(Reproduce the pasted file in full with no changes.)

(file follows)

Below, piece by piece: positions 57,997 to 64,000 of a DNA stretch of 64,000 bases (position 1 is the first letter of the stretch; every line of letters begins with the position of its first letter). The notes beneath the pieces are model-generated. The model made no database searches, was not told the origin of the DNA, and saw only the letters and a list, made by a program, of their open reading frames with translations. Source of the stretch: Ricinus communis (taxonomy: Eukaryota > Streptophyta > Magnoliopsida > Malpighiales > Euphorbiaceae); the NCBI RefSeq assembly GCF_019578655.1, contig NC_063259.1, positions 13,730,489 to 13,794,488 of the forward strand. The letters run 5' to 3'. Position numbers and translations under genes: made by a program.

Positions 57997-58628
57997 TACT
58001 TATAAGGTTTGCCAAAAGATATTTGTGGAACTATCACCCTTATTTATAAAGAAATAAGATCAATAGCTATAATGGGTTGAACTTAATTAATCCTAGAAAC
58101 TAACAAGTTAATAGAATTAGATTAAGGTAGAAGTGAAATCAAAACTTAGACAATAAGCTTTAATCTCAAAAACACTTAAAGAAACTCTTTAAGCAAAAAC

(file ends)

Below, piece by piece: positions 57,997 to 64,000 of a DNA stretch of 64,000 bases (position 1 is the first letter of the stretch; every line of letters begins with the position of its first letter). The notes beneath the pieces are model-generated. The model made no database searches, was not told the origin of the DNA, and saw only the letters and a list, made by a program, of their open reading frames with translations. Source of the stretch: Ricinus communis (taxonomy: Eukaryota > Streptophyta > Magnoliopsida > Malpighiales > Euphorbiaceae); the NCBI RefSeq assembly GCF_019578655.1, contig NC_063259.1, positions 13,730,489 to 13,794,488 of the forward strand. The letters run 5' to 3'. Position numbers and translations under genes: made by a program.

Positions 57997-58628
57997 TACT
58001 TATAAGGTTTGCCAAAAGATATTTGTGGAACTATCACCCTTATTTATAAAGAAATAAGATCAATAGCTATAATGGGTTGAACTTAATTAATCCTAGAAAC
58101 TAACAAGTTAATAGAATTAGATTAAGGTAGAAGTGAAATCAAAACTTAGACAATAAGCTTTAATCTCAAAAACACTTAAAGAAACTCTTTAAGCAAAAAC